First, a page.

The End.

Mid-development on 7.7, Apple renamed it "Mac OS 8." New Mac OS licenses must be negotiated immediately. "Foul," cried the cloners, in unison. This OS 8 wasn't Copland. This felt more like System 7 with a (very nice looking) facelift. To make matters worse for the cloners, the new licensing fee was double that of the original.

Most cloners decided it just wasn't worth continuing -- even if they could get new systems certified by Apple. Umax' own Tanzania 2-based C510 and J710 went, overnight, from being the most promising SuperMac systems yet to lost causes.

Apple seemed willing to consider letting Umax continue to offer low-end, ultra-low-cost systems to grow the sub-$1,000 market, which Apple was still a few years from cracking. But there was no money in that. The only real appeal of the C500LT had been some good press and a few sales of better systems. The J710 was rushed forward and demonstrated at MacWorld San Francisco in early January with the hope that it would be certified by Apple and ship in March, but it seemed that Apple and Umax disagreed on what constituted an acceptably low-end system.

The SuperMac that almost was...
The 200MHz 604e J710.

...and one that would never be.
The Basecamp CHRP logic board (above), loaded up with dual ZIF-socketed 200MHz 604e's, and one proposed name & graphic for the system it might have become (below).
Umax Power 6000

The air supply had been cut off. New machines would never see public release. Basecamp flirted with the Summit but had nowhere to go but down. Mac OS 8 was the last version that would be licensed, and then only by Umax -- who, as the last Mac clone maker left standing, faced an even harder time convincing the computer-buying public that a Mac clone was still a viable alternative (to anything). A drastic retrenching was in order if UCC were to survive in any form. IPO plans were scrapped. Hiring was frozen. Open positions were cancelled. Two locations were condensed into one. Margarita Fridays were cut back to once a month. No one snickered at Jordan's beat-up old Porsche anymore -- it ran, and it was paid for. And the future was in PC's, which no one at UCC was especially excited about.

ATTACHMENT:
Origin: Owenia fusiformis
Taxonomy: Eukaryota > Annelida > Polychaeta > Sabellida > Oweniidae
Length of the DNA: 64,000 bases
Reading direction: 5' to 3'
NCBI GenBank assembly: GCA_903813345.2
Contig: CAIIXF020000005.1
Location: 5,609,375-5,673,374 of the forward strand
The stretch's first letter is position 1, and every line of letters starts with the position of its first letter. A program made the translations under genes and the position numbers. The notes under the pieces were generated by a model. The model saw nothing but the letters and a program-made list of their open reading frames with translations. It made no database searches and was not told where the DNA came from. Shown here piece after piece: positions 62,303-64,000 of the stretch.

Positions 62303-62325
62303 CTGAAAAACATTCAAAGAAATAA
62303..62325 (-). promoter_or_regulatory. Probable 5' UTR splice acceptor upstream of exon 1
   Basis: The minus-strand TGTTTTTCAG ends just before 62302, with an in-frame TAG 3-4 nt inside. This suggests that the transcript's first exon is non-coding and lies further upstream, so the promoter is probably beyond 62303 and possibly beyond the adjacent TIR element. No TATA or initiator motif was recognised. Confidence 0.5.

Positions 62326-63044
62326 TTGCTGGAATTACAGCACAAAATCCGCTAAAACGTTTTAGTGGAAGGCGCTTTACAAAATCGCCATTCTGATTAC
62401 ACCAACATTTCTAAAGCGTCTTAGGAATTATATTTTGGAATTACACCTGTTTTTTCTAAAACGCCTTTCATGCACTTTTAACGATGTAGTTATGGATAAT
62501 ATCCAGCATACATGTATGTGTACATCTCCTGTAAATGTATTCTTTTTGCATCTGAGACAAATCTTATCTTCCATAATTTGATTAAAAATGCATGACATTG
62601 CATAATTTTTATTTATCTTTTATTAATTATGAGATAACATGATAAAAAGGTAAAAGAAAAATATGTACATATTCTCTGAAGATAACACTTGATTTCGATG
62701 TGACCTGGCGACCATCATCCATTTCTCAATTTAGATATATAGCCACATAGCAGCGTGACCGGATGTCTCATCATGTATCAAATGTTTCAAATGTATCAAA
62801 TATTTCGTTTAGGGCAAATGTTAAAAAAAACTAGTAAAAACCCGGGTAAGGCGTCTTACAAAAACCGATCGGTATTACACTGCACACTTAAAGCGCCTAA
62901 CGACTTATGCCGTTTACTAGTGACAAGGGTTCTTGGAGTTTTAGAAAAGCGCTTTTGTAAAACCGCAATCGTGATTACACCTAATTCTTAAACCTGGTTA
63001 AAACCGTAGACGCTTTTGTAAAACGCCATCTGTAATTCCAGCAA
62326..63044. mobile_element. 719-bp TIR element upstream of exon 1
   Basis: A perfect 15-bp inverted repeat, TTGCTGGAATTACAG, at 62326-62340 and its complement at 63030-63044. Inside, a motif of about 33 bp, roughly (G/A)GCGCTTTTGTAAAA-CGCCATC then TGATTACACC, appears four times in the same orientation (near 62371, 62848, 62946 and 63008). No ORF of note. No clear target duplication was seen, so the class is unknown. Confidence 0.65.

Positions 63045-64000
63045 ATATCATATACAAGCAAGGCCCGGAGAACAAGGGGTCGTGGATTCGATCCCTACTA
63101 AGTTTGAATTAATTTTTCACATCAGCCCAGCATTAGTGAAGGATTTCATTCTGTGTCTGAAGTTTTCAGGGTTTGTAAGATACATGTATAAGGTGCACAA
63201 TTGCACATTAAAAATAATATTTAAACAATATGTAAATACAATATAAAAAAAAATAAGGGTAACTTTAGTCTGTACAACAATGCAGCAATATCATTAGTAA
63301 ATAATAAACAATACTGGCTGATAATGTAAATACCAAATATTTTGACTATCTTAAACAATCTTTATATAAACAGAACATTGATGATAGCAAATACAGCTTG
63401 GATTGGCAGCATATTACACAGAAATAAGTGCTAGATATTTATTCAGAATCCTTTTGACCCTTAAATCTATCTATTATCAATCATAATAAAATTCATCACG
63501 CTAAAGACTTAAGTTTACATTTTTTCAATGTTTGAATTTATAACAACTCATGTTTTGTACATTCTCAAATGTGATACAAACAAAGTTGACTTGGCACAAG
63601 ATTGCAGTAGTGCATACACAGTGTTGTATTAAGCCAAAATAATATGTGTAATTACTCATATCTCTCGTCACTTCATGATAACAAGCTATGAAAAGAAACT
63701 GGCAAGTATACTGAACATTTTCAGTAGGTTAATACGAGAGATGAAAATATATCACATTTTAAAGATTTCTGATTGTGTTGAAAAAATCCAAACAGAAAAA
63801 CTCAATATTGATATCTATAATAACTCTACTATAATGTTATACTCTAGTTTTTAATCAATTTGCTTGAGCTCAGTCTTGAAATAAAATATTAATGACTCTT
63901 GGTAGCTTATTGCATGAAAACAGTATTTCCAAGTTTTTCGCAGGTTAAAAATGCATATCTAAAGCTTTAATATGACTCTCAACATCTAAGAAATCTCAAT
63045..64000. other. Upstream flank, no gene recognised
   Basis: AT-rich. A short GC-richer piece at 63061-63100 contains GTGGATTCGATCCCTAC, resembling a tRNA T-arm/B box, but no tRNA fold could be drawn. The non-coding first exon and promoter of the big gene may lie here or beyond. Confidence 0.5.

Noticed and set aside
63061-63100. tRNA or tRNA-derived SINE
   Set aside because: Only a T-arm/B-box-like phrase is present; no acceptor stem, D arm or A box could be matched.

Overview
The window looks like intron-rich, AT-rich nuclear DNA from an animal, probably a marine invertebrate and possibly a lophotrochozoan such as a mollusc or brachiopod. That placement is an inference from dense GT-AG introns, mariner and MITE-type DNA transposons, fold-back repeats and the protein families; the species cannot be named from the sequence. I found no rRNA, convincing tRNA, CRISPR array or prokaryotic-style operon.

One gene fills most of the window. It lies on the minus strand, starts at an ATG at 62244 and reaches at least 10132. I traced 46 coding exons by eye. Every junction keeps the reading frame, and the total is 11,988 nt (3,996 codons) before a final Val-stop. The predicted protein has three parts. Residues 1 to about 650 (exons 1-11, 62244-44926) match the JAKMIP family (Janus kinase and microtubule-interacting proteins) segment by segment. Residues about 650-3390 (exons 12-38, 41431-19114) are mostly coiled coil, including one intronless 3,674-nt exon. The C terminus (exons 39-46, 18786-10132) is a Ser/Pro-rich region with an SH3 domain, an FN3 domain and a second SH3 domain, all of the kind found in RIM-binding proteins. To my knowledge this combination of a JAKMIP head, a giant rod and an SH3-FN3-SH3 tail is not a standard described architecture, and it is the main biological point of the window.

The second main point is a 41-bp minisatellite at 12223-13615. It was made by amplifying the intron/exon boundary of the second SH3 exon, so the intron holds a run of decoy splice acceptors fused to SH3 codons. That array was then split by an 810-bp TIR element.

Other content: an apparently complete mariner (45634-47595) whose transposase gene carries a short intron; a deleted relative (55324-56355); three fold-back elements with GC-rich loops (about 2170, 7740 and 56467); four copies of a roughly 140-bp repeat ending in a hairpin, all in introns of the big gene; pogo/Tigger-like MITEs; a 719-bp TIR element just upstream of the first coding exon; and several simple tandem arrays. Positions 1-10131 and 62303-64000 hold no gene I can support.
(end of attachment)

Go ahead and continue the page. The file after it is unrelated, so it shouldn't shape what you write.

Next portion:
Sociologists have found that a culture can usually rebound from one major blow as long as a second does not follow too close behind. UCC's second blow, even more demoralizing than the first, was the departure of its leader, Peter Mehring. The baton was passed to Russell Shikami, who faced the unenviable double-challenge of rallying the Mac-faithful troops to the PC cause while also making sense of Umax' ever-changing intentions for its new PC group. There was some light at the end of the tunnel, but there was also the feeling that the tunnel was constricting.

Engineering had already begun development on "Herbert" and "Amber," two cool (but not too cool) Intel-based systems. Amber was a nice, dual-processor-capable system with built-in, Adaptec-based, dual-channel UltraWide SCSI and full RAID support right on the logic board. Umax Computer Corporation would essentially morph into Umax Labs, providing sustaining engineering support for the SuperMac line but really driving all resources into the PC side of things. How this would balance with Umax Technologies' existing PC line was unclear.